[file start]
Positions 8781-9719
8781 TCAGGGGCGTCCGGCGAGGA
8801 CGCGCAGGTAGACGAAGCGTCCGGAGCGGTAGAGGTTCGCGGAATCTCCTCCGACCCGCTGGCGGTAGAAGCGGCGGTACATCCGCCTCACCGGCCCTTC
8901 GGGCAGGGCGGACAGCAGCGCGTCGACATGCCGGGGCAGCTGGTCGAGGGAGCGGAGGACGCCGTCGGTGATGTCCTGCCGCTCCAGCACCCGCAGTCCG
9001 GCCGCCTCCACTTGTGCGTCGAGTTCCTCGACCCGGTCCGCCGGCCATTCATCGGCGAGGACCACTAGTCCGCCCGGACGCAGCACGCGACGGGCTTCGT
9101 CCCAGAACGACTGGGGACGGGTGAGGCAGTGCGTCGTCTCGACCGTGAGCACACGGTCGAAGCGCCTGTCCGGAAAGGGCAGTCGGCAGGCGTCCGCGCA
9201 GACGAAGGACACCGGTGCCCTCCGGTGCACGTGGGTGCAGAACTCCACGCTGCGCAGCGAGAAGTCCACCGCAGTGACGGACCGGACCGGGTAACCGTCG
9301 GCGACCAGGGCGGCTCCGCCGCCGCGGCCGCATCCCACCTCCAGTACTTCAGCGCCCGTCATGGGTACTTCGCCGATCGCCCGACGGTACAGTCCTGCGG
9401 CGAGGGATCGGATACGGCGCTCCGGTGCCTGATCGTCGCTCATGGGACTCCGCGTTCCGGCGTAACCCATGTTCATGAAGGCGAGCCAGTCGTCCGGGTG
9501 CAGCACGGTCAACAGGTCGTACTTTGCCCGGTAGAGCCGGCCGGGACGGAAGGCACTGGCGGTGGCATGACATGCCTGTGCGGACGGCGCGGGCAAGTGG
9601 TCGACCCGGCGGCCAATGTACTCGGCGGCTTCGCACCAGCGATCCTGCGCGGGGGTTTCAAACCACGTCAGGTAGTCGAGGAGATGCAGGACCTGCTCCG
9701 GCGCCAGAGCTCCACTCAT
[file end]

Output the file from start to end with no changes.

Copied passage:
Positions 8781-9719
8781 TCAGGGGCGTCCGGCGAGGA
8801 CGCGCAGGTAGACGAAGCGTCCGGAGCGGTAGAGGTTCGCGGAATCTCCTCCGACCCGCTGGCGGTAGAAGCGGCGGTACATCCGCCTCACCGGCCCTTC
8901 GGGCAGGGCGGACAGCAGCGCGTCGACATGCCGGGGCAGCTGGTCGAGGGAGCGGAGGACGCCGTCGGTGATGTCCTGCCGCTCCAGCACCCGCAGTCCG
9001 GCCGCCTCCACTTGTGCGTCGAGTTCCTCGACCCGGTCCGCCGGCCATTCATCGGCGAGGACCACTAGTCCGCCCGGACGCAGCACGCGACGGGCTTCGT
9101 CCCAGAACGACTGGGGACGGGTGAGGCAGTGCGTCGTCTCGACCGTGAGCACACGGTCGAAGCGCCTGTCCGGAAAGGGCAGTCGGCAGGCGTCCGCGCA
9201 GACGAAGGACACCGGTGCCCTCCGGTGCACGTGGGTGCAGAACTCCACGCTGCGCAGCGAGAAGTCCACCGCAGTGACGGACCGGACCGGGTAACCGTCG
9301 GCGACCAGGGCGGCTCCGCCGCCGCGGCCGCATCCCACCTCCAGTACTTCAGCGCCCGTCATGGGTACTTCGCCGATCGCCCGACGGTACAGTCCTGCGG
9401 CGAGGGATCGGATACGGCGCTCCGGTGCCTGATCGTCGCTCATGGGACTCCGCGTTCCGGCGTAACCCATGTTCATGAAGGCGAGCCAGTCGTCCGGGTG
9501 CAGCACGGTCAACAGGTCGTACTTTGCCCGGTAGAGCCGGCCGGGACGGAAGGCACTGGCGGTGGCATGACATGCCTGTGCGGACGGCGCGGGCAAGTGG
9601 TCGACCCGGCGGCCAATGTACTCGGCGGCTTCGCACCAGCGATCCTGCGCGGGGGTTTCAAACCACGTCAGGTAGTCGAGGAGATGCAGGACCTGCTCCG
9701 GCGCCAGAGCTCCACTCAT